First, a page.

Kedoshim ~ Leviticus 19-20
The weekly Torah portion (Hebrew: פָּרָשַׁת הַשָּׁבוּעַ Parashat ha-Shavua, popularly just parasha) is a section of the Torah read publicly and aloud in weekly Jewish prayer services, usually in full during the Shabbat (Saturday, the Jewish Sabbath). There are 54 such parashiyot in Judaism, and the full cycle is read over the course of a Jewish year. Each week, the ECI Young Adults are providing us with a commentary on the week’s parasha.
Parasha Kedoshim, meaning “holy ones” constitutes Leviticus chapters 19 and 20. In this two chapters, we see God’s global strategy of salvation! He wants all nations to be saved. To help them to behave according to His heart, God gave them an example to follow: Israel.
Parasha Kedoshim, in summary
A long list of commandments is given, such as the principles of equality before the law, honesty in business, no stealing, no lies, the prohibition of idolatry, sorcery, sexual immorality and the obligation of respecting Shabbat, to honour one’s parents, to cherish and protect life, to take care of the poor and the strangers. And the command that Jesus repeated over fourteen centuries later:
You shall love your neighbour as yourself (Leviticus 19:18)
And even strangers!
The stranger that live with you shall be unto you as the home-born among you, and you shall love him as yourselves; for you were strangers in the land of Egypt: I am the Lord your God. (Leviticus 19:34)
A Law to be holy, to testify about the Living God
Even if we think that the Law is strict and hard to follow (not to say impossible), we can only be amazed at how wise it is. It’s been given so that the children of Israel, who had lived for two centuries as slaves in Egypt, could learn to live together and become a nation. A very special one. A holy nation, set apart to show the other nations around how great, good and wise the God of Jacob is.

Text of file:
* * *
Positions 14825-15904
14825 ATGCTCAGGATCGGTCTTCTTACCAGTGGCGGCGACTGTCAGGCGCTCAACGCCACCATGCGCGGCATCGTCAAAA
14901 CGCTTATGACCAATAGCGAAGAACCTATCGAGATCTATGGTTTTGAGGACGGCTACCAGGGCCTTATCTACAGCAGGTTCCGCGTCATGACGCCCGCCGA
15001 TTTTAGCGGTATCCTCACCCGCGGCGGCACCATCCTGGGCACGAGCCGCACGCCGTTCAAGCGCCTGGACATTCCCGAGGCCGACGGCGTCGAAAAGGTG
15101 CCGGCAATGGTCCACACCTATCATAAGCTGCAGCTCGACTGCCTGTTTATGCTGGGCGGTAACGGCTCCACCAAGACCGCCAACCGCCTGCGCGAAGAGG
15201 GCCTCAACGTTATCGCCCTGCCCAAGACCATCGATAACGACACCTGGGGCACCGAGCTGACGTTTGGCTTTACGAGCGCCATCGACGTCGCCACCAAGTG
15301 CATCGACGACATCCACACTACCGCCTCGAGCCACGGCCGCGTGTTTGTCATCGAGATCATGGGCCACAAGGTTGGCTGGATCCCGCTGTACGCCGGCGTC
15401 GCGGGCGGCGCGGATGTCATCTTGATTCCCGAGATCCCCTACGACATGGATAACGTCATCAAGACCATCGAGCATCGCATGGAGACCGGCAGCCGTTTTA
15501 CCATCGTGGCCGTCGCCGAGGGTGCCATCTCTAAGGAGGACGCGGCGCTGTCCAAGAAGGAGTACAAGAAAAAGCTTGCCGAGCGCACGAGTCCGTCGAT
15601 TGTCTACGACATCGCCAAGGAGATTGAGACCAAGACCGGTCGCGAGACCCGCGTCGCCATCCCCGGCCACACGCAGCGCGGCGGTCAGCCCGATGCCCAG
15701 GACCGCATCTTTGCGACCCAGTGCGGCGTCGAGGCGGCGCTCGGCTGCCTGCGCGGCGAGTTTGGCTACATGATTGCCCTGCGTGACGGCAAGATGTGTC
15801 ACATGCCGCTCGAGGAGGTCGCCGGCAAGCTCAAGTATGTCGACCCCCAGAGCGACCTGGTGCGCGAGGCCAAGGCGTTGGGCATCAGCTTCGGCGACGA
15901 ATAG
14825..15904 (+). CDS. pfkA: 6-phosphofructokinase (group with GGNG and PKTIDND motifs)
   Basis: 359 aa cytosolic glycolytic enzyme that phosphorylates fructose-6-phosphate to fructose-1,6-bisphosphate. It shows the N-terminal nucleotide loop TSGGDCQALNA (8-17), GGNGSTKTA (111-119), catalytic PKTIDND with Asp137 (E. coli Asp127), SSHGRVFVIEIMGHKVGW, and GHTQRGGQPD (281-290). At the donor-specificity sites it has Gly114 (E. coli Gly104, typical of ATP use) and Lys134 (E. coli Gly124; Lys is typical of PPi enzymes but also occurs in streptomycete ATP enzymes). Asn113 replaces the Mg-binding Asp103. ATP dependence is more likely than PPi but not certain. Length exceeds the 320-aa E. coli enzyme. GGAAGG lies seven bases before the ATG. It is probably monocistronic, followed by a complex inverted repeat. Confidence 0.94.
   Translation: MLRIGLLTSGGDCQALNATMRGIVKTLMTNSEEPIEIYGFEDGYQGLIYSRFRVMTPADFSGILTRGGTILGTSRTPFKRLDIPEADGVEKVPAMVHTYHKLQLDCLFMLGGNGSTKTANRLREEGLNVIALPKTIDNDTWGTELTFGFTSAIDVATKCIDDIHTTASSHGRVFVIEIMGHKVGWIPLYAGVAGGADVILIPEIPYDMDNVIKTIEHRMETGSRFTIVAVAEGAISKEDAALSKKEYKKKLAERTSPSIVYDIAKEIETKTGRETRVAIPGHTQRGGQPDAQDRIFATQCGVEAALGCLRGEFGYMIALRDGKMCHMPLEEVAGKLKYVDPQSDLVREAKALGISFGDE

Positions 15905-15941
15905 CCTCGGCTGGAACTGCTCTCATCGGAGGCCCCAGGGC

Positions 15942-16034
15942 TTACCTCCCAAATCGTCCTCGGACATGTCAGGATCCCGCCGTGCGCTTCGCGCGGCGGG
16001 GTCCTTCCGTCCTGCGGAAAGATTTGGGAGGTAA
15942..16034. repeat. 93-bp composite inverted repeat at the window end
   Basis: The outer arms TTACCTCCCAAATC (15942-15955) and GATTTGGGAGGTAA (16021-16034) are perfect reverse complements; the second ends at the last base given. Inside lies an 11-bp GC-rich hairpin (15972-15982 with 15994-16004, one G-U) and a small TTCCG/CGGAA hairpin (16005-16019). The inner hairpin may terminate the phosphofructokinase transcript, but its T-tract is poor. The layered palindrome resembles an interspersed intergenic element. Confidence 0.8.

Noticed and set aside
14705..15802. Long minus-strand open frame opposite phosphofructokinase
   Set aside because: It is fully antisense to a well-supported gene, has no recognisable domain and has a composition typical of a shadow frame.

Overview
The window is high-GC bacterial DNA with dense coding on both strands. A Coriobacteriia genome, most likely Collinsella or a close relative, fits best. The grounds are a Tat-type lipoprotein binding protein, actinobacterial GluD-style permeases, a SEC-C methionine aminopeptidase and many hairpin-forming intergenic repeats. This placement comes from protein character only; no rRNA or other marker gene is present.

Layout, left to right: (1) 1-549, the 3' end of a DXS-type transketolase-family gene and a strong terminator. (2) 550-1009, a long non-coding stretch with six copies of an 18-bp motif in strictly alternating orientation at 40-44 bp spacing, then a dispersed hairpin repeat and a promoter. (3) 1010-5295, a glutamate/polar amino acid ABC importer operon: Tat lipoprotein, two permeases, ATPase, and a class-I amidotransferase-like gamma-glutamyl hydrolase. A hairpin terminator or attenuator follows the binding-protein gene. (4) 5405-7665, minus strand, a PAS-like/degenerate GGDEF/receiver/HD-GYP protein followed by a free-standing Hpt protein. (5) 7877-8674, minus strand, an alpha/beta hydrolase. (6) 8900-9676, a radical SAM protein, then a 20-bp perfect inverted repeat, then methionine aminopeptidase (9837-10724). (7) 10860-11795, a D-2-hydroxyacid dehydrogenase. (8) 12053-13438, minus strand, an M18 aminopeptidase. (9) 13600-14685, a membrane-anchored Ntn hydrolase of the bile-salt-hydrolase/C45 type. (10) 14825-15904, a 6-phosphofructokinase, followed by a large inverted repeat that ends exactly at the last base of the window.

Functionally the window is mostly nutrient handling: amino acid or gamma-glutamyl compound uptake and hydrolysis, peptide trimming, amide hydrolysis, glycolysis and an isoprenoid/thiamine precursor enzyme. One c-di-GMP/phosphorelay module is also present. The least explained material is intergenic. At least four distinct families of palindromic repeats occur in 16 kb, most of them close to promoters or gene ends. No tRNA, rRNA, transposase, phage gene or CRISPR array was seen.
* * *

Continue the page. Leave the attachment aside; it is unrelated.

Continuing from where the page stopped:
And the Lord spoke unto Moses, saying: Speak unto all the congregation of the children of Israel, and say unto them: You shall be holy (“kedoshim”); for I the Lord your God am holy. (Leviticus 19:2)
And you shall be holy unto Me; for I the Lord am holy, and I have set you apart from the peoples, that you should be Mine. (Leviticus 20:26)
Most of the commands were completely revolutionary at the time. Respecting Shabbat for example. Not only the Hebrew had to respect it:
Remember the Sabbath day, to keep it holy. Six days shall you labour, and do all your work; but the seventh day is a Sabbath unto the Lord your God, in it you shall not do any manner of work, you, nor your son, nor your daughter, nor your man-servant, nor your maid-servant, nor your cattle, nor your stranger that is within your gates (Exodus 20:7-9)
This law was also to the benefit of the servants and strangers. This principle goes against slavery and urge people to respect human dignity. Even animals had to rest that day, meaning that you had to take care of all the Creation!
Notice that being “holy” is not being “perfect”. Being holy is a process. Be holy because God is holy. Because your Father is holy. Look at Him, and imitate Him.
Imitate God, therefore, in everything you do, because you are his dear children. (Ephesians 5:1)
Jesus himself was always imitating the Father:
So Jesus explained, “I tell you the truth, the Son can do nothing by himself. He does only what he sees the Father doing. Whatever the Father does, the Son also does. For the Father loves the Son and shows him everything he is doing.
A Land to put into practice the Law
God spoke not to individuals to be holy, but to the entire congregation of Israel. The Bible is not just a personal guide for one’s life. It sets laws and principles for the nations to follow, on economics, governance, social issues, education, health, environment…
To become a nation, and not just a congregation, the children of Israel had to have a land where where they could govern themselves and be able to obey and practice the Law of the Lord (and not the law decided by some men).